The question of underweight versus the index, or overweight versus index, is kind of an interesting one, too. I was talking with one of the managers of the funds that I cover, John Hancock U.S. Global Leaders Growth. That fund, I think, has a 7% position in Apple, substantial position. It's a concentrated fund, but they tend to spread the assets across 20-25 names.
So, the manager of that fund was explaining to me that he gets questions and concerns from investors or consultants who say, why you underweight Apple? Well, wait a minute; I have a 7% position in this company. But in the index, in the Russell 1000 Growth, I think it's a 9% or 10% position. So that looks like it shows up as an underweight, but people need to keep in mind not just the relative size of a position, but the absolute size of a position, particularly in a fund like that, when it is a concentrated fund already. It's running risk just in terms of the few names that it holds, and then if it's jamming a bunch of assets into individual names even within that collection, that can really exacerbate volatility.
Benz: So you and the team, Shannon, have been tracking active versus index fund performance. It looks like one area in which index products are clearly winning is in the realm of gathering investor dollars. What's going on there?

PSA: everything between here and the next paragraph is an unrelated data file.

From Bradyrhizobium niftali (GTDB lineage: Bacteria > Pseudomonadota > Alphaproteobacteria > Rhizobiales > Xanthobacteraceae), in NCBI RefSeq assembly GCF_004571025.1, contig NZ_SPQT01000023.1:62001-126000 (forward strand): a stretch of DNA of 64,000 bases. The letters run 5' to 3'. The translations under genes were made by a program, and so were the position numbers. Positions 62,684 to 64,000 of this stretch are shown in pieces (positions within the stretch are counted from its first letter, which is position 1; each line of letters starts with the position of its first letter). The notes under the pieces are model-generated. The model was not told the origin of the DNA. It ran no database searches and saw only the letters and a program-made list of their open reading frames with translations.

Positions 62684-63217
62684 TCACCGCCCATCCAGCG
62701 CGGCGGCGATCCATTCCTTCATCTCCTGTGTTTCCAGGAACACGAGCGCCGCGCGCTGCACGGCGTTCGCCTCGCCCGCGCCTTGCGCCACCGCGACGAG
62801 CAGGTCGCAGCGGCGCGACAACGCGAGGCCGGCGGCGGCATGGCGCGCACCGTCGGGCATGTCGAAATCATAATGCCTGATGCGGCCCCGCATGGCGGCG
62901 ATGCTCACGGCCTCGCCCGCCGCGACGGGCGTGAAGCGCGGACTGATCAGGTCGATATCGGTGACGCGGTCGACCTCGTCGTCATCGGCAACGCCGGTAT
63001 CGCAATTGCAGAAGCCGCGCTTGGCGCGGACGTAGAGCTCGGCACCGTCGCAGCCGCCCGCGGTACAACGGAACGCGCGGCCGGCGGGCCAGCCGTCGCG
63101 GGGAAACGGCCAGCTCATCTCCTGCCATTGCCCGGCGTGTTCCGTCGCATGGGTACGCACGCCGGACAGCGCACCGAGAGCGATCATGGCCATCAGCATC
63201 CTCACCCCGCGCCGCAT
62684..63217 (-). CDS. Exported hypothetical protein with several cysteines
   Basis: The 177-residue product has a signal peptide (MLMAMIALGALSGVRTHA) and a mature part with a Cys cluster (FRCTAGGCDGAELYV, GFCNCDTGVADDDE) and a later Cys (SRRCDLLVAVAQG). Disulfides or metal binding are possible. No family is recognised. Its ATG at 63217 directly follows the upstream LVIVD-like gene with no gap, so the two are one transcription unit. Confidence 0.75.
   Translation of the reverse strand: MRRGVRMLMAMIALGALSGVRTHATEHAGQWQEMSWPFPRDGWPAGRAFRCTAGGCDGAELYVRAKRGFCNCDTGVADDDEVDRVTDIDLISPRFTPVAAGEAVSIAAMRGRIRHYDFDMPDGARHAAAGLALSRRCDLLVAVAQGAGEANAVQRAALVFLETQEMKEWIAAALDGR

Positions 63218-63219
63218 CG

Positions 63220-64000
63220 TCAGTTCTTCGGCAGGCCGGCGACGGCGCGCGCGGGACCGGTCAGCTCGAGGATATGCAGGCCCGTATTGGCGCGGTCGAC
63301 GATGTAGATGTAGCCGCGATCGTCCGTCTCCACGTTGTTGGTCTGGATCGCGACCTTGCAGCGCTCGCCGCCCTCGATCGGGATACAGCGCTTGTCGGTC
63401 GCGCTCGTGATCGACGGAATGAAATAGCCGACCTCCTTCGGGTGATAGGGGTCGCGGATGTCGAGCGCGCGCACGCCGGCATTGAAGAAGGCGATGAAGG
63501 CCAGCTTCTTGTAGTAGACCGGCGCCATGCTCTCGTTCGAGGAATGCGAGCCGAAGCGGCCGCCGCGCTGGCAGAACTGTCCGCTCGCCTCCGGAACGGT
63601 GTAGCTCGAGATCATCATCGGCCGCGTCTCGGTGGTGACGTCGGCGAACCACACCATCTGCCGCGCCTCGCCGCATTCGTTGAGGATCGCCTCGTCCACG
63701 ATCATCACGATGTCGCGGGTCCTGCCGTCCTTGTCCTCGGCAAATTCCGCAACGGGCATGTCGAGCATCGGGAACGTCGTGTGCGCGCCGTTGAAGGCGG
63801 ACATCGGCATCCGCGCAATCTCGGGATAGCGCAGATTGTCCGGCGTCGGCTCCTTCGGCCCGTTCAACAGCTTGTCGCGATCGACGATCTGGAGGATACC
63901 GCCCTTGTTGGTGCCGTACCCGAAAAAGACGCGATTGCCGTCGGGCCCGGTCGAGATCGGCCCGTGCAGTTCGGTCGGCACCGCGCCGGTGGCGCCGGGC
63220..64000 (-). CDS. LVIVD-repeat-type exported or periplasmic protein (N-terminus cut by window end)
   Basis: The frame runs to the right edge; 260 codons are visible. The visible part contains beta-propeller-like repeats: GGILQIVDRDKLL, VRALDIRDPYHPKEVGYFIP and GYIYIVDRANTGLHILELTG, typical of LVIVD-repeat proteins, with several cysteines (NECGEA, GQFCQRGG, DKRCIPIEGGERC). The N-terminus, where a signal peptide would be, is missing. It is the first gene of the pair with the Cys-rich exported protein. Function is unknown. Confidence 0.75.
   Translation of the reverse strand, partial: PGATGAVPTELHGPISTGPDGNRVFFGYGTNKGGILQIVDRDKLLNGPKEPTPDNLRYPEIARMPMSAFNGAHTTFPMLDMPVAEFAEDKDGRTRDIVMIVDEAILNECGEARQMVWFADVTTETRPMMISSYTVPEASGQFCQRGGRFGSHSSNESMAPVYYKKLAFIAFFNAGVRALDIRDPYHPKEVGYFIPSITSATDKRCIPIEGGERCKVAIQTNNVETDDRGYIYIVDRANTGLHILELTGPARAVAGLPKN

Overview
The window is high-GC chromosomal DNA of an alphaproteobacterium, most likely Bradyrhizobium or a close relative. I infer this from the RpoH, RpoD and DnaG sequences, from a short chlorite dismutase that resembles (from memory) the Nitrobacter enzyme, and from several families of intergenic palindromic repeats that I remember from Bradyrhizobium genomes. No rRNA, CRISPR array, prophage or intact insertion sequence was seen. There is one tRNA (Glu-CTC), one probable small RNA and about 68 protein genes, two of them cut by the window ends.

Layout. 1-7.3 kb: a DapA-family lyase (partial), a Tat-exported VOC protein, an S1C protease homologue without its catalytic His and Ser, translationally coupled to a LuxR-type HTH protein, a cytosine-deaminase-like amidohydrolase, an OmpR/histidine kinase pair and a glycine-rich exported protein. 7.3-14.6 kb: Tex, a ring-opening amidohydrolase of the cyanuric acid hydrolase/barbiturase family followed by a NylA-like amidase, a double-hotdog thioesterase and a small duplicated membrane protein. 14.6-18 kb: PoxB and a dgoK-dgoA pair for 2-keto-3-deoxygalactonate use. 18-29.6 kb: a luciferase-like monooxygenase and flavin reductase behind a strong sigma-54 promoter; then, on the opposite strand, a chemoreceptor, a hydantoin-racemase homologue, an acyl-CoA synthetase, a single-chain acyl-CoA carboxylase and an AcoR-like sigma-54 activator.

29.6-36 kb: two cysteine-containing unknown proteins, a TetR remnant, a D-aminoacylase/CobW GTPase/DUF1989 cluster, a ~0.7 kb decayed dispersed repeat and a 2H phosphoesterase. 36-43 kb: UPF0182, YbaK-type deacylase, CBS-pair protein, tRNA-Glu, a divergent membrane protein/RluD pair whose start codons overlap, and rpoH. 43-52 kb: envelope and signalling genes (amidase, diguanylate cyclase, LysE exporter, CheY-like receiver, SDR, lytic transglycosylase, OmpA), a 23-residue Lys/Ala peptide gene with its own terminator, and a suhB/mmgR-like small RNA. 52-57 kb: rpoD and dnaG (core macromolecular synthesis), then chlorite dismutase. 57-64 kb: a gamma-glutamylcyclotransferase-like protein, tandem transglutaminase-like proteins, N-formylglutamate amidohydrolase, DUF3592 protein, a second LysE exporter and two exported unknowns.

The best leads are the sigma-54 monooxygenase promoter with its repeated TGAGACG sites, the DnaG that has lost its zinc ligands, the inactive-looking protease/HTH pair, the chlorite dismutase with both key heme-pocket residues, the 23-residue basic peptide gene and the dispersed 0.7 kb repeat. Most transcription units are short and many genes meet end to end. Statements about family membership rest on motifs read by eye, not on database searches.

Zimmerman: Well, it's dramatic, and at this point, I think there is more speculation than there is hard data around what's going on. I think one of the things that's happened is, over the last 10 years, you've seen intermediaries play a much bigger role in managing the portfolios of individual investors.
Benz: So you mean financial advisors.
Zimmerman: Exactly, folks who use to go to the platforms, the non-transaction fee platforms or maybe they would pay a transaction fee and buy their own funds, that's happening less and less. So you have an advisor class that really is sort of burgeoning, and they look around, and they are savvy folks, and they say, well, over time, cheaper vehicles tend to outperform more expensive ones, and in some cases, I believe, they want to add value to their clients' portfolios by doing the asset allocation work for them.